AIS banner

SSSM Best Practice Principles

For the Australian Sports Commission (ASC) and Australian Institute of Sport (AIS), integrity in sport is paramount. Accordingly, the ASC has included in its High Performance Investment Principles that ASC investment is dependent on sports, athletes, coaches and support personnel demonstrating the highest possible standards of integrity in sport, including anti-doping, that will enhance the reputation of Australia internationally and provide a positive example to all Australians.

In this regard, it is important for each national sporting organisation to have in place a strong anti doping framework.  The components of such a framework may, and in some cases must, include the following measures:

  1. An anti-doping policy that conforms with the World Anti-Doping Code.
  2. An anti-doping education strategy and program developed in consultation with the.Australian Sports Anti-Doping Authority (ASADA).
  3. Processes for reporting required information to ASADA to facilitate athlete testing.
  4. A clear and confidential process for reporting suspected doping violations.
  5. A requirement for board members, staff, athletes and coaches to provide anti doping declarations.
  6. A  program allowing searches of athlete accommodation provided by the organisation.
  7. An illicit drugs policy.

Many of the above measures are mandated by ASADA and required under ASC funding agreements.

Sporting organisations should also have a code of conduct which binds all athletes, coaches, staff and board members and, at a minimum, requires awareness of and compliance with, the organisation’s:

  • values and goals
  • anti-doping policy
  • sports science/sports medicine (SSSM) policies.

The code of conduct should be regularly promoted within an organisation by its CEO and Director of High Performance. It should be highly visible and any breaches of the code should be enforced.

A further measure to reduce a sporting organisation’s risk of an anti-doping violation and to protect athlete well-being is the implementation and enforcement of clear processes and policies in relation to SSSM practices within the organisation.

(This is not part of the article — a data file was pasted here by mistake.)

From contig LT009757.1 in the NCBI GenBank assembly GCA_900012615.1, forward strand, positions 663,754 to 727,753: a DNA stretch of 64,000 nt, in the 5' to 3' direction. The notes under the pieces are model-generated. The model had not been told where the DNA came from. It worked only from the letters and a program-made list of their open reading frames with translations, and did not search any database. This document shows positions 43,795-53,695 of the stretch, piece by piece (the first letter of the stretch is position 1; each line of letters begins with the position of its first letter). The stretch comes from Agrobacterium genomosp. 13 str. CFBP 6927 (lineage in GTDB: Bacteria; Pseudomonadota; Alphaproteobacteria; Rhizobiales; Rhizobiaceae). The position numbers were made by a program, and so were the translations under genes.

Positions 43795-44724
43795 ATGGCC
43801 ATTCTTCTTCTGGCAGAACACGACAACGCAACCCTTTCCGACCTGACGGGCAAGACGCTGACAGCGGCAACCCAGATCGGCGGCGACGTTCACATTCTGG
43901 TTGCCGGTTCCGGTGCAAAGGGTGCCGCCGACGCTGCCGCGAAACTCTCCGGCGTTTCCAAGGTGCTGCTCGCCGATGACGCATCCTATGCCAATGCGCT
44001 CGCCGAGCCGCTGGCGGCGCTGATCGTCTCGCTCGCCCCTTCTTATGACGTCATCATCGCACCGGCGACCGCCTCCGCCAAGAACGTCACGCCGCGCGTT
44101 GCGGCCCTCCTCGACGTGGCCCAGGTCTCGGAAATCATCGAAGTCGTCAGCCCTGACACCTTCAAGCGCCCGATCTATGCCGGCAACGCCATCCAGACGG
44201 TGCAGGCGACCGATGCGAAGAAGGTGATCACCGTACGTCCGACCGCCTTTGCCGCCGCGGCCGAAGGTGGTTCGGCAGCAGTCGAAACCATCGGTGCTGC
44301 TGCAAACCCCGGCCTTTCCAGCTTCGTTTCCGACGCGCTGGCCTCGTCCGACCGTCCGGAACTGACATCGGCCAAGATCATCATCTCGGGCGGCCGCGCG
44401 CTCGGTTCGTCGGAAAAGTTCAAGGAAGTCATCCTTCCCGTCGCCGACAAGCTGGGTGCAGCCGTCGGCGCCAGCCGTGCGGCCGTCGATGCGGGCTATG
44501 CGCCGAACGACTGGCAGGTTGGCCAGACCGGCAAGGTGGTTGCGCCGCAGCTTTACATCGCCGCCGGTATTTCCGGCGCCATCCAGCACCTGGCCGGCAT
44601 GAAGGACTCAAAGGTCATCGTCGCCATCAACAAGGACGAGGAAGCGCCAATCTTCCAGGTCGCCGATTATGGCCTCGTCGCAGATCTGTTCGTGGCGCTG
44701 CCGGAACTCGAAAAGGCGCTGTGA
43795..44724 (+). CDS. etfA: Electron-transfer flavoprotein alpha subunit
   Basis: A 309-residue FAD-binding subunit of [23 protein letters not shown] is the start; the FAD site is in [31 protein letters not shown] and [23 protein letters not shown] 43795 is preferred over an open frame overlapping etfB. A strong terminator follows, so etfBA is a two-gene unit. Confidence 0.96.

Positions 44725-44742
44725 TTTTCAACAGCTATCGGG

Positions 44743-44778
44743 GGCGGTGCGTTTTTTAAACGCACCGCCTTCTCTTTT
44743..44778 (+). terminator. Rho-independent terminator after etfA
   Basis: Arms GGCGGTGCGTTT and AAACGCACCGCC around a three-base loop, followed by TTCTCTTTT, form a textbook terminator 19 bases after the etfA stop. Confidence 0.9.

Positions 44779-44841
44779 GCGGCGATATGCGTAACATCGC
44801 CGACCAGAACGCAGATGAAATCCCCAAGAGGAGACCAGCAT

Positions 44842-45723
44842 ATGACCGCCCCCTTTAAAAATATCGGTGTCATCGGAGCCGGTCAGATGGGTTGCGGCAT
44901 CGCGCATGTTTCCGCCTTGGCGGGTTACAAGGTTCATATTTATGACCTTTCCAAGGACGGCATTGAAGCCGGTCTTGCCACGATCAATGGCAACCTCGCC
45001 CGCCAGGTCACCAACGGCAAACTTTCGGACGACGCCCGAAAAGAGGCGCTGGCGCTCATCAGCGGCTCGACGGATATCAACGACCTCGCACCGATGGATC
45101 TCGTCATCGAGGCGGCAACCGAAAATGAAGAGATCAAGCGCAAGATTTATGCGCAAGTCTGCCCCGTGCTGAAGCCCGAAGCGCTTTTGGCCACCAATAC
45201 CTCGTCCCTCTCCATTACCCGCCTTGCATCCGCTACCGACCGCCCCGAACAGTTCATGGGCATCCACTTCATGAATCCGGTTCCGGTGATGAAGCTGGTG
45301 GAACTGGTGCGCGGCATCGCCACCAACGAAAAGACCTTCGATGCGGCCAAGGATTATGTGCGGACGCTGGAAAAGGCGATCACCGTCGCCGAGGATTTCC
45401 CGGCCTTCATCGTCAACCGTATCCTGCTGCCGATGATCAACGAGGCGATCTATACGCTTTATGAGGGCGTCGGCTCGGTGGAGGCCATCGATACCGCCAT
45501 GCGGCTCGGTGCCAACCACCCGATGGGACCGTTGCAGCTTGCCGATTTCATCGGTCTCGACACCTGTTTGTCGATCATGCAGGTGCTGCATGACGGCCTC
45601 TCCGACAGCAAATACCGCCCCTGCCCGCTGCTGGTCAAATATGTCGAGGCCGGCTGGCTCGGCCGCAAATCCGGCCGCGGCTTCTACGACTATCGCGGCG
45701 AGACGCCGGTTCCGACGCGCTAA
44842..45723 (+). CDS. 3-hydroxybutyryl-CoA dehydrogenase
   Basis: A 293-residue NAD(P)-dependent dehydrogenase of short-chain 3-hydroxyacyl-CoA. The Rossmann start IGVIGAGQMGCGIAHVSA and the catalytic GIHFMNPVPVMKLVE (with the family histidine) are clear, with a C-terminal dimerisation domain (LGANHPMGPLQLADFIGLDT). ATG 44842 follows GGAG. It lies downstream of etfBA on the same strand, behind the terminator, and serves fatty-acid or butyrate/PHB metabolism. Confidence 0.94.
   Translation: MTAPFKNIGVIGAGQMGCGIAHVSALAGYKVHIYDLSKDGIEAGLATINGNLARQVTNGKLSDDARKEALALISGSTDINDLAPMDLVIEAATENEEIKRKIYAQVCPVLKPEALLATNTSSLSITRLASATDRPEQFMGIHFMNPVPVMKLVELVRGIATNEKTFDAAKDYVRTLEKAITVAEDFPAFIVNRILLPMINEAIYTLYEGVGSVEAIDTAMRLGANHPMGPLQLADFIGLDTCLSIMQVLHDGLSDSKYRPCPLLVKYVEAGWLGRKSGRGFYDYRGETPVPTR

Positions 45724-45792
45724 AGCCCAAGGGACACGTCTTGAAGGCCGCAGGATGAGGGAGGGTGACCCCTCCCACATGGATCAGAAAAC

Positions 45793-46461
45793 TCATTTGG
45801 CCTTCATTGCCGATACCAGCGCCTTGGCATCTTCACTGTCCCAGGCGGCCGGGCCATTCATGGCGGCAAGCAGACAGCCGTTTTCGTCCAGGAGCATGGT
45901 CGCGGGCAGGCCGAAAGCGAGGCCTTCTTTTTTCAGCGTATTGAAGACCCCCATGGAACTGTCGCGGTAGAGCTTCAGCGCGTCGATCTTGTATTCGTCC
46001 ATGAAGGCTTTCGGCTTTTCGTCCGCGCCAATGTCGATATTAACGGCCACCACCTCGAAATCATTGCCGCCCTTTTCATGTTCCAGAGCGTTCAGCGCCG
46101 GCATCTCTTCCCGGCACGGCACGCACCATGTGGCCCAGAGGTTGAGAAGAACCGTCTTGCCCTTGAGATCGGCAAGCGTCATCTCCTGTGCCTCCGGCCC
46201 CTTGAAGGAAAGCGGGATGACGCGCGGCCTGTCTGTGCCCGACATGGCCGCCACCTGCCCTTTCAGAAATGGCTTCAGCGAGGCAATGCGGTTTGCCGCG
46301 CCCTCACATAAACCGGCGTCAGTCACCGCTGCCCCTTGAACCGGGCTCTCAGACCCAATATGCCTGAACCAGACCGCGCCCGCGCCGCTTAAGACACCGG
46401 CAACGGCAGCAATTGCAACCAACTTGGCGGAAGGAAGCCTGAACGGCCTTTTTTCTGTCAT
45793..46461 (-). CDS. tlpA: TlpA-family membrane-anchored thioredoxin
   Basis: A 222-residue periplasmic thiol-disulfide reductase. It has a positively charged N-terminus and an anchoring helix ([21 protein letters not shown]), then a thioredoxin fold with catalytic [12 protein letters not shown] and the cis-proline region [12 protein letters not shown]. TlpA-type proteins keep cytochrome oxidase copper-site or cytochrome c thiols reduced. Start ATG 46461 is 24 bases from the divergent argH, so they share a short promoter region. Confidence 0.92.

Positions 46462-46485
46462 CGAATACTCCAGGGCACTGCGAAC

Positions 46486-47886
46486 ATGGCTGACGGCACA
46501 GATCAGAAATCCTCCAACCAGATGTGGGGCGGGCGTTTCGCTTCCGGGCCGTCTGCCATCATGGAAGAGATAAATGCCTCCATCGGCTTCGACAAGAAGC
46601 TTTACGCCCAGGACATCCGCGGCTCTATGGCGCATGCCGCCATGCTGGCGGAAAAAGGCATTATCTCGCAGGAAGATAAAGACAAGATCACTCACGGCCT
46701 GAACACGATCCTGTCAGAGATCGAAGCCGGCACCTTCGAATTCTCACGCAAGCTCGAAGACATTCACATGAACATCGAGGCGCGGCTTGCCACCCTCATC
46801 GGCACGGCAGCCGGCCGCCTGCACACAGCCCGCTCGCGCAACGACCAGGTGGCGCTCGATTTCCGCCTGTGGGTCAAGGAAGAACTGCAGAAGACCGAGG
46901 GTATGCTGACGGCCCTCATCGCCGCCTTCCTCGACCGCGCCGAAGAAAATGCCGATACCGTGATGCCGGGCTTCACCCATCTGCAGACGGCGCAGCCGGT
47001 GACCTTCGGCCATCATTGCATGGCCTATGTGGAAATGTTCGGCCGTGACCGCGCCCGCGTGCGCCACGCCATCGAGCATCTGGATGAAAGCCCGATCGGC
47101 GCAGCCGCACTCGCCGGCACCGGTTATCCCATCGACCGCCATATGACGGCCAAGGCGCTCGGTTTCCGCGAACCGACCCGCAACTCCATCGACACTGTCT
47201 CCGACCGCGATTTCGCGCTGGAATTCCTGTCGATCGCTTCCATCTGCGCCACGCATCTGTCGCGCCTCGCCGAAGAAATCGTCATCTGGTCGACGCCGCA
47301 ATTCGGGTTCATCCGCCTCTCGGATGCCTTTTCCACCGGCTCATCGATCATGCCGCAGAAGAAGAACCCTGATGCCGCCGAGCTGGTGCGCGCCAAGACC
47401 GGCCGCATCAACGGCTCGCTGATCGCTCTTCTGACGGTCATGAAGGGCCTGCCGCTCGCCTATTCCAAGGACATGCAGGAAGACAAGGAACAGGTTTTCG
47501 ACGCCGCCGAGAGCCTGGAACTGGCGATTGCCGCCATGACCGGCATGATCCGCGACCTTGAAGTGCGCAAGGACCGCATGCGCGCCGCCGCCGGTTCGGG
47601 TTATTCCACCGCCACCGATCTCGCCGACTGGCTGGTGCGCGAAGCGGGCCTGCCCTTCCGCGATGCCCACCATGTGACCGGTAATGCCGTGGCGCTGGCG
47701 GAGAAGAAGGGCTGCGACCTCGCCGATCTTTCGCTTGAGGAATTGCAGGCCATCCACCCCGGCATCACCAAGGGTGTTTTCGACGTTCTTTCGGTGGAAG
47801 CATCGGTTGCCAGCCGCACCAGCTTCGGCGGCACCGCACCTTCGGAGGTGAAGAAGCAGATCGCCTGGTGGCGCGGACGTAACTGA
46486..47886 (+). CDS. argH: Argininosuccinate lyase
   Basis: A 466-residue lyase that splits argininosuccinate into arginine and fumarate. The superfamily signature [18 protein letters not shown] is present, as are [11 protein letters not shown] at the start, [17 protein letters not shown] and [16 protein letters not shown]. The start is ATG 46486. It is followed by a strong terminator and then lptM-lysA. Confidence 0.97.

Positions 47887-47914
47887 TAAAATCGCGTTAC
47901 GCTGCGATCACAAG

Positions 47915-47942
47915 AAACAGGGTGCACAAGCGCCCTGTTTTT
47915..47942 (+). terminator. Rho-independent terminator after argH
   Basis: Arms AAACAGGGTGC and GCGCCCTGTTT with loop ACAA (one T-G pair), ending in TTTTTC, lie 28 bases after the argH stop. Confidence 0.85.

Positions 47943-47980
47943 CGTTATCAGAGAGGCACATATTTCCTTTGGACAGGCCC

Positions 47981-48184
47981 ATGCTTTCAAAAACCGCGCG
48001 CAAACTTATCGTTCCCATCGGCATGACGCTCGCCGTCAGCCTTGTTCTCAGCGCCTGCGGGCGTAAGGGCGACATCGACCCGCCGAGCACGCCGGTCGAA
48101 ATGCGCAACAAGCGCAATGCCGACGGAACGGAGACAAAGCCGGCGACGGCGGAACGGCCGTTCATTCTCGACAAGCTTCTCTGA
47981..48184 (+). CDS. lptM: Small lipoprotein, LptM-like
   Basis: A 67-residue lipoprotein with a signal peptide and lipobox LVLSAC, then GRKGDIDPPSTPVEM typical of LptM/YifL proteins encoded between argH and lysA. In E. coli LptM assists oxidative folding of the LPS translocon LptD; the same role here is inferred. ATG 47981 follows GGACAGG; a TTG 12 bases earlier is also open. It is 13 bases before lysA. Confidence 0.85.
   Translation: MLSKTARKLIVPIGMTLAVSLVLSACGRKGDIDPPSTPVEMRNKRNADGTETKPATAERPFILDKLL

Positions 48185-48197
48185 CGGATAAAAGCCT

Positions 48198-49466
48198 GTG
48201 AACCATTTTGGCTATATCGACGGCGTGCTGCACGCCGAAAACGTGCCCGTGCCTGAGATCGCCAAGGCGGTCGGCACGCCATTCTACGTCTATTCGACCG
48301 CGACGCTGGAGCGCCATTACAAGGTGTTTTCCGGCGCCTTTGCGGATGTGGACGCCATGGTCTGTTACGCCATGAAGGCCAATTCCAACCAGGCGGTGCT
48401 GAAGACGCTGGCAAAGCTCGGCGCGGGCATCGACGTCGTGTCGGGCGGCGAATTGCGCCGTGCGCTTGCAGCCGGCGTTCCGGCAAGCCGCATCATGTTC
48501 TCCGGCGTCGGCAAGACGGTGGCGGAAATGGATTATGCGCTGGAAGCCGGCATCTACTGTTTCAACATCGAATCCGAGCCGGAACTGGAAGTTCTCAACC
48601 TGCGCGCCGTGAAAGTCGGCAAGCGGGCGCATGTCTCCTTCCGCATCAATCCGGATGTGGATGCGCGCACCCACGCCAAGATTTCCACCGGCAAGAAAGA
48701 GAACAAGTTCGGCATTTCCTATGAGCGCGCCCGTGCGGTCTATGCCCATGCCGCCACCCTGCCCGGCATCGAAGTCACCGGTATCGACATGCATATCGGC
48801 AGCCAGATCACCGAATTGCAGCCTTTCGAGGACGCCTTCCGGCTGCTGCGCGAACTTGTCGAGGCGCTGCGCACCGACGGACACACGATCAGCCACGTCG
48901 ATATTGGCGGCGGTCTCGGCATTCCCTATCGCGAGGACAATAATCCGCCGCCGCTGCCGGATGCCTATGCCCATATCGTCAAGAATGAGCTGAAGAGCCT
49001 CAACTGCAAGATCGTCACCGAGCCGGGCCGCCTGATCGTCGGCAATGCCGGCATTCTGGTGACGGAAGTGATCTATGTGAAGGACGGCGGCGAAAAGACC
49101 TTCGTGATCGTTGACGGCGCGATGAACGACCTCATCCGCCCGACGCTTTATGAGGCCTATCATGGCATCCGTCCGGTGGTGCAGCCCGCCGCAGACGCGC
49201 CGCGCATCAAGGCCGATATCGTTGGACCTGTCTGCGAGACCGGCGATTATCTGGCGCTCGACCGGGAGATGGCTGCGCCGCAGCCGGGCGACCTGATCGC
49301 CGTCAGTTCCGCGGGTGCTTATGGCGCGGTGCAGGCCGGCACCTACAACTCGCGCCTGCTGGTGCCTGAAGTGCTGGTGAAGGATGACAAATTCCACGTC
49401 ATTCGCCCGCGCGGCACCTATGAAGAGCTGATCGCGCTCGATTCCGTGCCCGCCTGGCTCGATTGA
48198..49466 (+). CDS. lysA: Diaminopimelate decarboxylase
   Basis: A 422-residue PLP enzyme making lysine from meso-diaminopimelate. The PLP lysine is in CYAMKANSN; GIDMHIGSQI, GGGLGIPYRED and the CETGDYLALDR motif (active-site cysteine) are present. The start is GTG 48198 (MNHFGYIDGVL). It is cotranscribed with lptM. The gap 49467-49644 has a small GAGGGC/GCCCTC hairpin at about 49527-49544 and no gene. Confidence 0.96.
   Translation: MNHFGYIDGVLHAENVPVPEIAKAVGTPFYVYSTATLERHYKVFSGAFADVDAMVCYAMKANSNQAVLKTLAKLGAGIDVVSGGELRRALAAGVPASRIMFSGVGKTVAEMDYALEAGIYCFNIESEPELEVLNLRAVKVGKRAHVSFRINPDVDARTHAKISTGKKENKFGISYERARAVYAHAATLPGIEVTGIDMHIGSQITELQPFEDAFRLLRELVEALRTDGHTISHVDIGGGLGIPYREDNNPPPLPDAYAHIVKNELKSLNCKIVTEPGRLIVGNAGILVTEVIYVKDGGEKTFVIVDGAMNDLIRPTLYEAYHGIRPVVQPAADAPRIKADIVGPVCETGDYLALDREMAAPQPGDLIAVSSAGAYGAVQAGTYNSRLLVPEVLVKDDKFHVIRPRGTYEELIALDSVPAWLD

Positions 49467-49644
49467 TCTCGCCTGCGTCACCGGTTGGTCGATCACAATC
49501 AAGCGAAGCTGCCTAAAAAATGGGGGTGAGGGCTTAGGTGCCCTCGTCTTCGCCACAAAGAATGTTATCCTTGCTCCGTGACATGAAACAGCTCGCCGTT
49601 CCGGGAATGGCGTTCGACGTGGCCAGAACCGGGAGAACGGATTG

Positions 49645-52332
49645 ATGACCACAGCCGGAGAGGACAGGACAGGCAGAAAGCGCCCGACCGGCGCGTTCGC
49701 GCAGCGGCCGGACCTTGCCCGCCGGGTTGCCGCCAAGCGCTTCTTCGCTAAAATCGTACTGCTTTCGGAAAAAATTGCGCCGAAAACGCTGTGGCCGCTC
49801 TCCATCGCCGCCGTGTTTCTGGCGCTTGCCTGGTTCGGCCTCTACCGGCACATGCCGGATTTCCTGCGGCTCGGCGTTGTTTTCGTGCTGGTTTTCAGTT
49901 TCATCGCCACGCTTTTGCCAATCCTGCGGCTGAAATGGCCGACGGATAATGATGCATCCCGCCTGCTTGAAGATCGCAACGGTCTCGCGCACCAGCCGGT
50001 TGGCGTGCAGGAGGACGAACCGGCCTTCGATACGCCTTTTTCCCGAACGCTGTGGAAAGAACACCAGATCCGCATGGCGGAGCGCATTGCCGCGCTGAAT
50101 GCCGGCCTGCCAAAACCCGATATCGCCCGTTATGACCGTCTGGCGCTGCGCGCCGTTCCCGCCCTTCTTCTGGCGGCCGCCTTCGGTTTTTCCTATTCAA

Overview of SSSM Best Practice Principles

Monitoring and oversight of a sporting organisation’s SSSM activities are essential elements of the respective roles of the organisation’s board and senior management. In performing this function, risk management processes are critical.  Oversight of SSSM practices must form part of the organisation’s risk management process, specifically, understanding risks to the organisation and to the health of athletes and developing appropriate integrity safeguards to mitigate these risks.

These SSSM Best Practice Principles have been developed by the AIS as a practical guide to assist boards and senior management of sporting organisations in performing their oversight function in relation to SSSM practices.

The Principles can be categorised under five key areas:

  1. Staff integrity and capability
  2. SSSM policy framework
  3. Education
  4. Detection and enforcement
  5. Oversight and reporting

These SSSM Best Practice Principles are intended to operate in conjunction with, and without limitation of, the other components of an organisations’s anti-doping framework.

Follow us

follow us on facebook follow us on youtube follow us on twitter follow us on instagram

Did you know?

Gold Coast 2018 is the 5th Commonwealth Games to be hosted by Australia.

Quick numbers

11.6 million Australian adults participate in sport or physical activity three or more times per week.
3.2 million Australian children participate in organised sport or physical activity outside of school.
$10 billion is spent annually by Australians on fees for participation in sport or physical activity.
17 million Australian adults participate in a sport or physical activity every year.
650 thousand Australians either coach, teach or instruct sport.